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Statistics and Data for Health

Resources to help with public health assignments and research


"Data" and "Statistics" are terms are often used interchangeably, but refer to different things. Raw data is unprocessed data collected by researchers. Statistics are processed data that provide a summary of the raw data.

This guide provides links to sources of health statistics collected by a number of local, state, national, and international organizations.

Each page provides links to vital statistics and demographic information, population-based statistics, healthcare statistics, and other unique items.

This guide is not comprehensive. If there are statistics you are looking for but cannot find, contact your subject librarian or chat with a librarian.

Challenges to Finding Health Statistics

It can often be challenging to find the health statistics you're looking for. Keep in mind:

  • Data collection on this scale can take a long time. The most recent data on a topic is often a year or two old by the time it is published.
  • Health data is collected by a wide range of government agencies, non-profits, and other groups. It can be hard to know who collects certain types of data. The quality of the data, the collection methodology, and the accessibility of the data can vary.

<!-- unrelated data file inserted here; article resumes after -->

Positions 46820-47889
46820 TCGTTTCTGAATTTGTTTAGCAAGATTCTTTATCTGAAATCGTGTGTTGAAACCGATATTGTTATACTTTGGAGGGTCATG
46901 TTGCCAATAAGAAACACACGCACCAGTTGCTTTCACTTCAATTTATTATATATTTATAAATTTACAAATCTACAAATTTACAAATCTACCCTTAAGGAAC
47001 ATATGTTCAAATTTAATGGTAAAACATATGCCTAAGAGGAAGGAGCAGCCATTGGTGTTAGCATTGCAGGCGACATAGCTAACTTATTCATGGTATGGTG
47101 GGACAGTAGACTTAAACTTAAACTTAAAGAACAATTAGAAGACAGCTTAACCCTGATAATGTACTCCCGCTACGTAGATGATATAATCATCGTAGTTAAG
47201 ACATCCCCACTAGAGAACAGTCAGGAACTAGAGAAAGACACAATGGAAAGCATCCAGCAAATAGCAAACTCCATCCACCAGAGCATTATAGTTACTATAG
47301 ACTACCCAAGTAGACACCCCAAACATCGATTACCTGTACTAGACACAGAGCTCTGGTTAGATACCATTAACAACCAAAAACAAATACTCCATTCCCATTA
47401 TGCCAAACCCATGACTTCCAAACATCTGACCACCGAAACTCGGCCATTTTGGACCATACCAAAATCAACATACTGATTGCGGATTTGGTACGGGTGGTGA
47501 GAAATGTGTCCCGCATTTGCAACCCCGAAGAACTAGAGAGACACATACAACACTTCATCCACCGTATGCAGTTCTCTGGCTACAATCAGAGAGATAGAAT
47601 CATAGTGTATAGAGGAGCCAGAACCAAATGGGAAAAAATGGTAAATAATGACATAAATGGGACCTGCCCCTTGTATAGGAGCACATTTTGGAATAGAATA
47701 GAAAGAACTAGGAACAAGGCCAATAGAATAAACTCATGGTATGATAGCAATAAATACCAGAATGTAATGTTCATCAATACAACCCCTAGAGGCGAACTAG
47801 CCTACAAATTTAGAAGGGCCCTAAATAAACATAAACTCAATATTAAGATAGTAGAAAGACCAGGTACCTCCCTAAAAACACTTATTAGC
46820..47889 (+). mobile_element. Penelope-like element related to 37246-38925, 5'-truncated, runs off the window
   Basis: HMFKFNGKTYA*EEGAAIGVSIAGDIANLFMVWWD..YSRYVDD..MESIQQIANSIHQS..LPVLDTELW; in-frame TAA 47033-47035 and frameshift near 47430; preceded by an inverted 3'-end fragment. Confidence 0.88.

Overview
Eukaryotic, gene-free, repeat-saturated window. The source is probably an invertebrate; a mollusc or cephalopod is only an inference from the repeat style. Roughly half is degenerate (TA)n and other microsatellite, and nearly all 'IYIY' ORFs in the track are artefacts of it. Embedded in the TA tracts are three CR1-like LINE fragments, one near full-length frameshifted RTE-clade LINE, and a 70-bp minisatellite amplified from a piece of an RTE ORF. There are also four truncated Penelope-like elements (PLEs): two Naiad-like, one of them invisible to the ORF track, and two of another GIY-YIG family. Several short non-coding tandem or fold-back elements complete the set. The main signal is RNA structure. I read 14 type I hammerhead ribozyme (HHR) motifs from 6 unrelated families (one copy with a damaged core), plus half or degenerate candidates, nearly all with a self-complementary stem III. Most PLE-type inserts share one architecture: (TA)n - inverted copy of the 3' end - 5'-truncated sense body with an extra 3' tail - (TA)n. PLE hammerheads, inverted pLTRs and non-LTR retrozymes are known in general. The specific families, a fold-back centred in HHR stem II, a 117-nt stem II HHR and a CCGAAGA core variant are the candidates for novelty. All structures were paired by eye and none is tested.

• Not all of the data you're looking for will have been collected. For example, while incidence and prevalence of disease may be collected at a national or state level, it may not be available at a county or city level. Some data is collected but is not available publicly due to patient privacy laws.

Types of Statistics

Vital statistics include life expectancy, morbidity (illness), mortality (deaths and causes, infant and maternal mortality, etc), fertility and birth rates, marriages and divorces.

Demographic statistics include vital statistics and population distribution, composition, or structure, immigration, and social and economic conditions, that are often based on national surveys, census and government administrative data. This section also includes statistics for health status, which is the level of health of the individual, group, or population.

Population-based statistics focus on specific population groups, such as data broken down by gender, race, or age.

Health care statistics include health care services utilization, health care systems and health accounts, health resources (personnel, facilities, education), health care access and quality, and health insurance or universal coverage, and health care costs and expenditures.

Where to Start